Jack Howard Silver
It is with great sadness that we announce that Professor Jack Howard Silver died on Thursday, December 22, 2016. Professor Silver was born in 1942 in Missoula, Montana. After earning his A.B. at Montana State University (now the University of Montana) in 1961, he entered graduate school in mathematics at UC Berkeley. His thesis, completed in 1966, was supervised by Robert Vaught. In 1967 he joined the mathematics department at UC Berkeley where he also became a member of the Group in Logic and the Methodology of Science. He quickly rose through the ranks obtaining promotion to associate professor in 1970 and to full professor in 1975. From 1970 to 1972 he was an Alfred P. Sloan Research Fellow. Silver retired in 2010. At UC Berkeley he advised eighteen students, three of whom were in the Group in Logic (Burgess, Ignjatovich, Zach). His mathematical interests included set theory, model theory, and proof theory. His production was not extensive but his results were deep. A short summary of his results in set theory can be found here. Professor Silver was skeptical of the consistency of ZFC and even of third-order number theory. As Prof. Robert Solovay recently put it: “For at least the last 20 years, Jack was convinced that measurable cardinals (and indeed ZFC) was inconsistent. He strove mightily to prove this. If he had succeeded it would have been the theorem of the century (at least) in set theory.”
He will be greatly missed.
© Steven Givant. Picture taken on the occasion of the Tarski Symposium at UC Berkeley in 1971.
It is with great sadness that we announce that our colleague William Craig died in the early hours of January 13, 2016. An In Memoriam written by Steven Givant and Paolo Mancosu can be downloaded by clicking here and searching under Craig’s name.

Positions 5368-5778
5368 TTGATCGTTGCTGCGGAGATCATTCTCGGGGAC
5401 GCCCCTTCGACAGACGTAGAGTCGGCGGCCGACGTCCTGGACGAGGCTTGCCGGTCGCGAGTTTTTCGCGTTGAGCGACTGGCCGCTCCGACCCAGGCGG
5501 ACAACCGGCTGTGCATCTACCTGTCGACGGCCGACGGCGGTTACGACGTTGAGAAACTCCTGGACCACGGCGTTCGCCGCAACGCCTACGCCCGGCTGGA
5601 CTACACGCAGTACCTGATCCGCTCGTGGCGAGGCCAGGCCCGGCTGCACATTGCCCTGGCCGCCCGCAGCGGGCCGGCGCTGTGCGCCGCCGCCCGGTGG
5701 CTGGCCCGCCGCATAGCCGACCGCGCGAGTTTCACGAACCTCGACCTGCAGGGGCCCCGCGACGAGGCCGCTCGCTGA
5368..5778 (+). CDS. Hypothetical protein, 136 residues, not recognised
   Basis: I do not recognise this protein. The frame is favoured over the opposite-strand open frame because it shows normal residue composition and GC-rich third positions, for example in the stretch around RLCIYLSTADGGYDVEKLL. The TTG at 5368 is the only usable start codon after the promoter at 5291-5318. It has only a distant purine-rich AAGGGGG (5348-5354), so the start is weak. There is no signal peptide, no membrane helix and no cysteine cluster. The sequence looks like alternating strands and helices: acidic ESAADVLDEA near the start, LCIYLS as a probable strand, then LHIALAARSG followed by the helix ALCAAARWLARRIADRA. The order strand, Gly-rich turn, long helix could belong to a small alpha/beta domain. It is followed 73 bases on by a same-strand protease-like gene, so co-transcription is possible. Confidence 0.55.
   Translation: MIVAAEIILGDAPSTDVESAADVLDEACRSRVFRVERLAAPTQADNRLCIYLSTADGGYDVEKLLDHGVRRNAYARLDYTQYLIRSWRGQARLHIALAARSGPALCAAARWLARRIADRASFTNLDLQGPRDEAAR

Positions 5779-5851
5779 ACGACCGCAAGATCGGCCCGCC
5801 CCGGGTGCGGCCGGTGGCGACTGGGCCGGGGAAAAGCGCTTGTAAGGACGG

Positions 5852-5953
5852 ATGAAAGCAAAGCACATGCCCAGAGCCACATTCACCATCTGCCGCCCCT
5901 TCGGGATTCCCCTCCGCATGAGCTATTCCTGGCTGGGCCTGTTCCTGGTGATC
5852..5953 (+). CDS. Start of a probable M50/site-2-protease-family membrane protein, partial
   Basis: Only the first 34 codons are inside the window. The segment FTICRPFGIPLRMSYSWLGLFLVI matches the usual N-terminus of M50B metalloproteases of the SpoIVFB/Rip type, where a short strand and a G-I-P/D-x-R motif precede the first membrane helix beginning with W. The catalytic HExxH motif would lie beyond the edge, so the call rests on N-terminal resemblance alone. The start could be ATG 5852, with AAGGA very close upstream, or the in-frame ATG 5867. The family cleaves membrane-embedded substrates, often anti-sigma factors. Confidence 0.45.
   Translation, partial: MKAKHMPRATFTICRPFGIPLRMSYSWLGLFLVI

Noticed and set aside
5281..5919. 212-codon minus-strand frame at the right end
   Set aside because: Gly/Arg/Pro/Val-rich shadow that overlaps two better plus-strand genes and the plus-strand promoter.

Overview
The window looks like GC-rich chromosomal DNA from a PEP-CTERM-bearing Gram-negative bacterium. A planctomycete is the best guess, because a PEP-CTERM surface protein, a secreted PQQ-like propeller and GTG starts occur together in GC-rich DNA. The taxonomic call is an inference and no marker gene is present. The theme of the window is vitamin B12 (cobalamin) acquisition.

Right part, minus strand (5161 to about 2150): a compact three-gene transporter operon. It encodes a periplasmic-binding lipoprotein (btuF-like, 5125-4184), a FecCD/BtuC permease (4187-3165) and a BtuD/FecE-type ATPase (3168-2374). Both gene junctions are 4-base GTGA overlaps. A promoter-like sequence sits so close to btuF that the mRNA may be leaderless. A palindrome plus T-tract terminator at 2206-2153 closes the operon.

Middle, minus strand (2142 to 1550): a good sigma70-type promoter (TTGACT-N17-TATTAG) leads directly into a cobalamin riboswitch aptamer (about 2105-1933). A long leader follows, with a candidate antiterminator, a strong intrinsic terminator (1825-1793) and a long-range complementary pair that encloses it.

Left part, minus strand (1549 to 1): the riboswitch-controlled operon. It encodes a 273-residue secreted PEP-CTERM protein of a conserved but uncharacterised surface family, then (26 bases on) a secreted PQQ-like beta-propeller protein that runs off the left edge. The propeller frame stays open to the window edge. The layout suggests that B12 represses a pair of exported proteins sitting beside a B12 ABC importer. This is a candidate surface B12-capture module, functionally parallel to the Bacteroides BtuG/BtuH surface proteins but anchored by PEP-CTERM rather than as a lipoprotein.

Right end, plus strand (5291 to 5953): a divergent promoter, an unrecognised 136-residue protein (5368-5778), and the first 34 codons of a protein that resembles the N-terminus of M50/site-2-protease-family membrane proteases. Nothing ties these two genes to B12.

Professor Craig was an internationally renowned logician whose name is attached to one of the key results in the field, Craig’s Interpolation Theorem, which he proved in 1957.
Craig was also responsible for showing, in 1953, that every recursively enumerable theory is recursively axiomatizable. This result, which came to be called Craig’s Theorem, played an important role in philosophical debates about theoretical terms in scientific theories.
Professor Craig was born on November 13, 1918 in Nuremberg. There he attended a grammar school and a humanistic gymnasium until 1937. In July 1937 he emigrated to the United States and attended Cornell University where he earned, in 1940, a B.A. with major in philosophy and physics. He served in the U.S. Army from 1941 to 1945 and in the following years spent time at UC Berkeley (1940–1941), Harvard (1946–1948), the Swiss Federal Institute of Technology (1948–1949), Princeton (1949–1950), and again Harvard (1950–1951), where he obtained his Ph.D. in philosophy with a dissertation supervised by Quine.
He became mathematics instructor at Pennsylvania State University in 1951 and there he rose through the ranks, first as Assistant Professor of Mathematics (1952–1957) and then as Associate Professor (1957–1961). In 1960–1961 he spent a year of leave at UC Berkeley, and that led to his move to Berkeley as Professor of Philosophy in 1961. He was President of the Association of Symbolic Logic in 1959–1961 and President of the Pacific Division of the American Philosophical Association in 1978–9. He played an immense role in the development of logic at UC Berkeley, which he generously supported, and he remained an active presence in the logical community even after his retirement in 1989, until the end of his life.
His main contributions to logic were at the intersection of proof theory, model theory, and algebraic logic. In addition to the two fundamental articles on the interpolation theorem published in 1957 in the Journal of Symbolic Logic, Professor Craig was the author of many articles in mathematical logic and of two books: Logic in algebraic form: Three languages and theories (North Holland, 1974) and Semi-Groups underlying first-order logic (American Mathematical Society, 2006).
In 2007, the Philosophy Department at UC Berkeley and the Group in Logic and the Methodology of Science celebrated Professor Craig’s achievements with a conference titled “Interpolations”. A special issue of Synthese, containing the papers read at the conference and additional contributions, was published in 2008.